Welcome to Hell, here’s your chain.

When I finally reached the front of the long line, I stepped up to the absurdly tall podium, tilting my head back to gaze up at the shadowy figure standing behind it and staring down at me.

The creature leaned forward, its head sliding down on a long neck to stare down at me.  I felt like a guilty schoolboy, pinned in place by a forbidding mistress.

Most schoolmarms, however, don’t have eyes filled with flames, giant venom-dripping spikes sticking out in a ruff around their heads, or scaly grasping fingers that end in terrifyingly long and sticky claws…

“AND WHAT HEINOUS CRIME HAVE YOU-“

The monstrous figure paused, turned its head, and let out several hacking coughs.  “Sorry about that, feather in my throat,” it went on in a much more normal tone of voice.  “Anyway, what did you do to end up here?”

I glanced around.  I’d been vaguely hoping that this was just a test, that I wasn’t actually in Hell, but my hopes were rapidly fading.  “Um, I guess I stole a bunch of money,” I fessed up.  It didn’t feel like nearly as big of a deal as it had when I was still alive, but I supposed that it had stuck me here.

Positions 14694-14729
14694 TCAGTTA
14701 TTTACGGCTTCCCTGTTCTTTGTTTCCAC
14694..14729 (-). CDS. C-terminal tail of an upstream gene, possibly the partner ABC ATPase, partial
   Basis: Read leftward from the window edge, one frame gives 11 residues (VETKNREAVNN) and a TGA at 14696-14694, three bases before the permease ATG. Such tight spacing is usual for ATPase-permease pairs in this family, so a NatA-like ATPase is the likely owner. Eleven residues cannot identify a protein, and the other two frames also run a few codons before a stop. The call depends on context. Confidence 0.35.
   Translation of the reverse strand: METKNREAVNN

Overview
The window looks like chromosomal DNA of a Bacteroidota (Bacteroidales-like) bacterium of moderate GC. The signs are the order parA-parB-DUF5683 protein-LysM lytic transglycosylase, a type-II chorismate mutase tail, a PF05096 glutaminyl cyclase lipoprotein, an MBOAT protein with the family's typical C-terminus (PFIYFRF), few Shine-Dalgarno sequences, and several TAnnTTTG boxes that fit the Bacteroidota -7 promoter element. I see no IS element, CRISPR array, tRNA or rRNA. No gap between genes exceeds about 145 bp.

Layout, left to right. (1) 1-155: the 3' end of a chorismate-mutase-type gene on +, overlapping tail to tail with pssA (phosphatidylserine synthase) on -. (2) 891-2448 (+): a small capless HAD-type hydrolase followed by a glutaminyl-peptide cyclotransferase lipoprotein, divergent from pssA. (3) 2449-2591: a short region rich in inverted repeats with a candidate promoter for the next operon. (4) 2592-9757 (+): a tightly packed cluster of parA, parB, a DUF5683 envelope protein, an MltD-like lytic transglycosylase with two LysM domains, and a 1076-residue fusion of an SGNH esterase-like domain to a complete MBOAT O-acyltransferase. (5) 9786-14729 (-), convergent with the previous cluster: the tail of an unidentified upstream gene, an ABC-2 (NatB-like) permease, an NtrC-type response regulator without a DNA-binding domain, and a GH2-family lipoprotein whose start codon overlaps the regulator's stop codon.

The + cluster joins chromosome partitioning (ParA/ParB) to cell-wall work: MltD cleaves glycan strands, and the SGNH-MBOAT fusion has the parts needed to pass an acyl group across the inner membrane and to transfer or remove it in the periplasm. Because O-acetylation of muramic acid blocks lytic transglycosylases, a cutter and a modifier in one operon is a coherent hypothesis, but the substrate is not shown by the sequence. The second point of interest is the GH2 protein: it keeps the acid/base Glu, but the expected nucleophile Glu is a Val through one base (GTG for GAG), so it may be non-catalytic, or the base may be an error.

The figure nodded.  “Oh, sure.  Times are tough, need to feed the family, all of that, yes?”

“Well, no.  I was a lawyer and I embezzled a few million.”

“For charities?”

“To buy a bigger boat than my boss.”

The figure shook its nightmare-inducing head, making a tutting noise.  “Shameful.”  Its face brightened somewhat, if that can happen with a mouthful of razor sharp fangs.  “I do, however, know just who to pair you with!”

Pair me with?  Before I could ask, however, the figure raised its scaly fingers and somehow managed to snap them without taking off any digits.

There was a clink at my feet.  A long iron chain had appeared, clamped onto my ankle and trailing off into the darkness.

I glanced up at the devil.  “Go on, follow it,” the creature encouraged me.

Well, what could I do?  I set off after the chain, trying to gather up the length in my arms as I followed it back towards its source.

The other end, I discovered several caverns later, turned out to be attached to a large, blue-collar angry worker by the name of Charlie.  He was probably six inches and fifty pounds heavier than me, and he had the beefy arms and body of a dock worker.

“Er, hi,” I greeted him, once it was clear that our legs were attached by chain.  “I’m David, and I guess we’re linked together or something.”

The man nodded, not looking especially enthusiastic about this.  “Hi,” he returned.  “So what are you in for?”

“Embezzlement.  You?”